Charities that do a meaningful amount of cause marketing probably need an advisory board or group whose sole job is to help the organization expand its cause marketing footprint.
At first blush you might think that all you need is a handful of Rolodex warriors willing to do battle on your behalf. But in fact, once corporate types reach a certain threshold they probably all have a hefty enough Rolodex that any competent cause marketer could effectively mine it, to mix the metaphor.
Instead, in homage to Guy Kawasaki and his fine book The Art of the Start, I suggest that are actually five types of people you want on your cause marketing advisory board (CMAB).
As Kawasaki puts it, boards are both “blessings and burdens.” So make sure you can stand the bloviations of The SuperGeek, the angst produced by The Artist, and the egos of everyone else.
- Industry Heavy Hitters. If your cause marketing takes place in different settings, you need a representative number of people from each of those principal industries on your CMAB.
- Captain Rolodex. This guy/gal has more than just a list of buddies from his/her rise in rank and power. This person could get the president of the United States (or the president of Exxon/Mobil!) on the phone if you could talk him or her into it. These people are rare and special. And a surprising number of them seemed to have worked in politics at some point in their career. You’ll recognize them by the fact that they actively nurture their contact list.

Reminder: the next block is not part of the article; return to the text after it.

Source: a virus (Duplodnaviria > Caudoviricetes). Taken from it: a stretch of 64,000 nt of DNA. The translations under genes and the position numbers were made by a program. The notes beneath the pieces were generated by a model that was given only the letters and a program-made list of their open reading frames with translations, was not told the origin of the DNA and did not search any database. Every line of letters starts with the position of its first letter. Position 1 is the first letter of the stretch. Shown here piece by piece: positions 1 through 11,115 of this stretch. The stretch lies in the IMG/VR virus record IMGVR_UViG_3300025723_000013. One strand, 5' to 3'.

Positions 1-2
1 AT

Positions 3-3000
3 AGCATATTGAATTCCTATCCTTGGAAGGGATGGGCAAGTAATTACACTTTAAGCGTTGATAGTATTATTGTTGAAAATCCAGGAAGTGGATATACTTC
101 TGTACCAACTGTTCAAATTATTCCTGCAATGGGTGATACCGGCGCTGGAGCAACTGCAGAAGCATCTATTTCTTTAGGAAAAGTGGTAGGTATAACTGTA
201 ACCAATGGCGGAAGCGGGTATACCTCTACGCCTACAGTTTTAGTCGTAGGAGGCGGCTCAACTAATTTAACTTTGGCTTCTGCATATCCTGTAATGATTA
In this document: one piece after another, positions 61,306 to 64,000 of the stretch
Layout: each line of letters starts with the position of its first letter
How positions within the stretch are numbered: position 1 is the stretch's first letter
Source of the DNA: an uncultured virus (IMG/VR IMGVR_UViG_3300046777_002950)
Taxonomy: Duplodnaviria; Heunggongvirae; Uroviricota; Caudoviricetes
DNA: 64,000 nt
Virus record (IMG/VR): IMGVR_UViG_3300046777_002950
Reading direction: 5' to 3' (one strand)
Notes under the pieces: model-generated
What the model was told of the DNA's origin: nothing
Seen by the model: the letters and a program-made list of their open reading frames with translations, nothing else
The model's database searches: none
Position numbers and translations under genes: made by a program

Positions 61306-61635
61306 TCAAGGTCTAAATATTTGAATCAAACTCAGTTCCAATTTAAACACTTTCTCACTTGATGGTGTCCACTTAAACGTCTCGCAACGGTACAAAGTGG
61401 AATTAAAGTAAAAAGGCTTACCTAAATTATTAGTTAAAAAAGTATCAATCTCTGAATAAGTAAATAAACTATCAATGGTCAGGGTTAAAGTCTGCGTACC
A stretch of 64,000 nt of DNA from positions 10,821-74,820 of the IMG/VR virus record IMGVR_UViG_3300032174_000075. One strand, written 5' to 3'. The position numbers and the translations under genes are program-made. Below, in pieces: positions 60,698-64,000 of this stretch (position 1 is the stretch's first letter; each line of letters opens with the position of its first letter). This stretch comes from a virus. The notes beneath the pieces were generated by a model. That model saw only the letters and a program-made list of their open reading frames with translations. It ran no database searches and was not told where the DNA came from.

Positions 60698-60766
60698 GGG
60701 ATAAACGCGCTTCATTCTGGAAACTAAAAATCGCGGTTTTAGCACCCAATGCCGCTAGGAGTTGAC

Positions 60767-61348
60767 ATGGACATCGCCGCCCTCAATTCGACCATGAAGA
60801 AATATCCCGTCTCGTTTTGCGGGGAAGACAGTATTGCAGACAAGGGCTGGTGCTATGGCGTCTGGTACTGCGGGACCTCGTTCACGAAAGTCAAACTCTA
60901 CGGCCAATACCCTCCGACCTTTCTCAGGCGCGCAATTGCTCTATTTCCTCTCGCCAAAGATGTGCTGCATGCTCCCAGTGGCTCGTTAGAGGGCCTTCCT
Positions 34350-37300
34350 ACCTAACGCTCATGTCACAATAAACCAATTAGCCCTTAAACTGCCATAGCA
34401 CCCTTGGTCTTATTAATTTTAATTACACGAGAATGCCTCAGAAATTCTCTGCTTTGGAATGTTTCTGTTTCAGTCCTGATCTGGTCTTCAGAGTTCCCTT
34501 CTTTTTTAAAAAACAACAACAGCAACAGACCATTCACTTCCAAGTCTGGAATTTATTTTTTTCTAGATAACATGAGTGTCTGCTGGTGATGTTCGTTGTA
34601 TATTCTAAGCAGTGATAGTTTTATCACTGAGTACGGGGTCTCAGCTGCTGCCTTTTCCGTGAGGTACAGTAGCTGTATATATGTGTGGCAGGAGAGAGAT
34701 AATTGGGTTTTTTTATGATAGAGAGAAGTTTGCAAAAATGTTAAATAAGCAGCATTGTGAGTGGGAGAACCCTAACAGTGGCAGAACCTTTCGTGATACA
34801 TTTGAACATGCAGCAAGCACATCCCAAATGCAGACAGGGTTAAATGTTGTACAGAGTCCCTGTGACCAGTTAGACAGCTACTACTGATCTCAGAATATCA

- The Scout. Whether a Boy Scout or a Girl Scout, this person has an unflagging sense of morality; of right and wrong. And he or she won’t be cowed by strong personalities or barter away his/her integrity.
- The Artist. This is the person whose creativity in putting together deals (or making connections) is so imaginative your lawyer shudders every time you call after a CMAB meeting.
- The Super Geek. Not necessarily technical, the SuperGeek seems to stay on top of every trend, read everything, and seen every iteration of marketing since Columbus started looking for sponsors. The SuperGeek tends to self-identify because he or she has a heavy speaking/teaching schedule.
Kawasaki also advises that you take away their iPhones before your meetings.
Good luck with that.